East St. John High regains some of normal routine

Published 12:00 am Wednesday, January 16, 2013

By Kimberly Hopson

RESERVE – Some students at East St. John High School got to see their friends in a school setting Monday for the first time since Hurricane Isaac struck in August.
The students of East St. John High resumed their regular school schedule this week, and while both teachers and students expressed happiness at being together again, there was no time for tearful reunions beause the standard first-day-of-school bedlam.
“I’m glad to have all of the students back together. It brings some normalcy to the school year,” said business education teacher Billie Duncan. “After the first week I think everyone will get their routine down. The kids will know where the classes are. It’s going to get better — it’s first day.”
Rickey Watson, 17, began the school day with announcements over the front office’s intercom system. The students were also treated to a rousing rendition of “The Star-Spangled Banner,” sung by Taja Henry, 17.
The students were moved to a temporary campus at Leon Godchaux Junior High after Isaac flooded their home campus, but because the Godchaux campus could only hold half of the student population at a time, the St. John the Baptist Parish School Board implemented a platoon schedule, allowing some students to attend classes from 7 a.m. until noon and others from noon until 5 p.m.
Portable buildings and extra parking spaces were built on the Godchaux campus during the school’s winter break to contain the overflow of students and teachers.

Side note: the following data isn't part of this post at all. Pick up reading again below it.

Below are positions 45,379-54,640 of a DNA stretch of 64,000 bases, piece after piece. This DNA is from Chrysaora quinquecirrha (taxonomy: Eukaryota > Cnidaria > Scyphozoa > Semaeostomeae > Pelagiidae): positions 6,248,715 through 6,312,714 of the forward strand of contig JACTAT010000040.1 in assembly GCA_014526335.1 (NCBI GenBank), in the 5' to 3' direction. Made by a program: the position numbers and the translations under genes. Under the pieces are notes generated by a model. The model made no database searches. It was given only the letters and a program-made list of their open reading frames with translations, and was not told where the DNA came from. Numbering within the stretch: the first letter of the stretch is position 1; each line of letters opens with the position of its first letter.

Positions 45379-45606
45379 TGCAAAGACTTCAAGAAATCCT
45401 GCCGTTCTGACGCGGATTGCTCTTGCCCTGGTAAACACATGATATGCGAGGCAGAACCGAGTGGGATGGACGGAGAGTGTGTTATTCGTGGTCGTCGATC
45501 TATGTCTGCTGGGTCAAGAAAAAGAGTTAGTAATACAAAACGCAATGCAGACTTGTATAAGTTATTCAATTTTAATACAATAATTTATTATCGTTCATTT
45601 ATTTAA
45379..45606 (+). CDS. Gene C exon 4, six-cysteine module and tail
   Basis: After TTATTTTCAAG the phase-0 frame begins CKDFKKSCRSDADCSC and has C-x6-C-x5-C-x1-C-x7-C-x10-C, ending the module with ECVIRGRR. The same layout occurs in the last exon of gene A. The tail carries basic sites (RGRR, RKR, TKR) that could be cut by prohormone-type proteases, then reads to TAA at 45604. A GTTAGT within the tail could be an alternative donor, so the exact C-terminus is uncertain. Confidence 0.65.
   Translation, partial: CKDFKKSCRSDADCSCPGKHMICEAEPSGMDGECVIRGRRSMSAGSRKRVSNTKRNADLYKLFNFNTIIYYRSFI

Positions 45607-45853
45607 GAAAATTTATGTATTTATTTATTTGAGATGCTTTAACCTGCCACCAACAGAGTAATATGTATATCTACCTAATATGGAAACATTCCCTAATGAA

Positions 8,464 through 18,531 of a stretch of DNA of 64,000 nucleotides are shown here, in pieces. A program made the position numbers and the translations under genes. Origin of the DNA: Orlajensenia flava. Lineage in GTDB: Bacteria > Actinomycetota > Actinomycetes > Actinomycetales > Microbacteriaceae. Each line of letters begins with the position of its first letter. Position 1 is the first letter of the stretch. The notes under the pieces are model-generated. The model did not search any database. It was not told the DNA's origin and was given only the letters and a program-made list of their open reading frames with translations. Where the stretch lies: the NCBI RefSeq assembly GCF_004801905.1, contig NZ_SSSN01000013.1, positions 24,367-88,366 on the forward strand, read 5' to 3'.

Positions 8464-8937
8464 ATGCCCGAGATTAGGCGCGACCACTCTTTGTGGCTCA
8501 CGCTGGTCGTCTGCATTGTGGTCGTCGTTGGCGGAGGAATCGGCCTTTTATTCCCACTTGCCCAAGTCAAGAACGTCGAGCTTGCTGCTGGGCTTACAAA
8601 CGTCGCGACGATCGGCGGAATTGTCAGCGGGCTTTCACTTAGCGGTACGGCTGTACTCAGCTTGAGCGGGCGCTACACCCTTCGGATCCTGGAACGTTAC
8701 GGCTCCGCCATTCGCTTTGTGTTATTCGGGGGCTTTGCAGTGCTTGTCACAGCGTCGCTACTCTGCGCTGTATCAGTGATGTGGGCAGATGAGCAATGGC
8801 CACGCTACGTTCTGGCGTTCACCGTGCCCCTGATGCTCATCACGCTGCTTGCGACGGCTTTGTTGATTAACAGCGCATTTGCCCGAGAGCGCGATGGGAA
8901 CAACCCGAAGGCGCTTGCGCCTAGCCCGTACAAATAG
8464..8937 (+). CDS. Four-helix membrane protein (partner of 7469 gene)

Renovations at the old East St. John High campus are set to be completed over the summer in time for a fall return.  
 “It feels different going from 7 until noon to going [to school] the whole day,” said Ashanti Macy, 17.
Macy said her family lost everything in the storm but is thankful that they were able to move back into their home a week before Thanksgiving.
Another student said she was “tired and sleepy” but would get used to it soon enough.
“I miss getting out of class in 50 minutes. Now it’s an hour and a half,” said Alexis Stipe, 16.
“It’s exciting because we’re all on one shift. Whenever we were spread out it’s so much harder to touch bases with all the students and all the teachers,” said Principal Patricia Triche.
As for the students’ confusion about the new scheduling, Triche says it’s just a part of adjusting.  
“The thing is you give kids a schedule at first block and some of them will lose it at third block. We gave schedules out on Friday to all students with a map of the school,” said Triche.  
“With all the new portables and new places to go, a lot of times it’s hard for them to find [their classroom], so it’s a matter of them trying to find out where they belong. Regular stuff, in other words,” Triche said, smiling at the thought.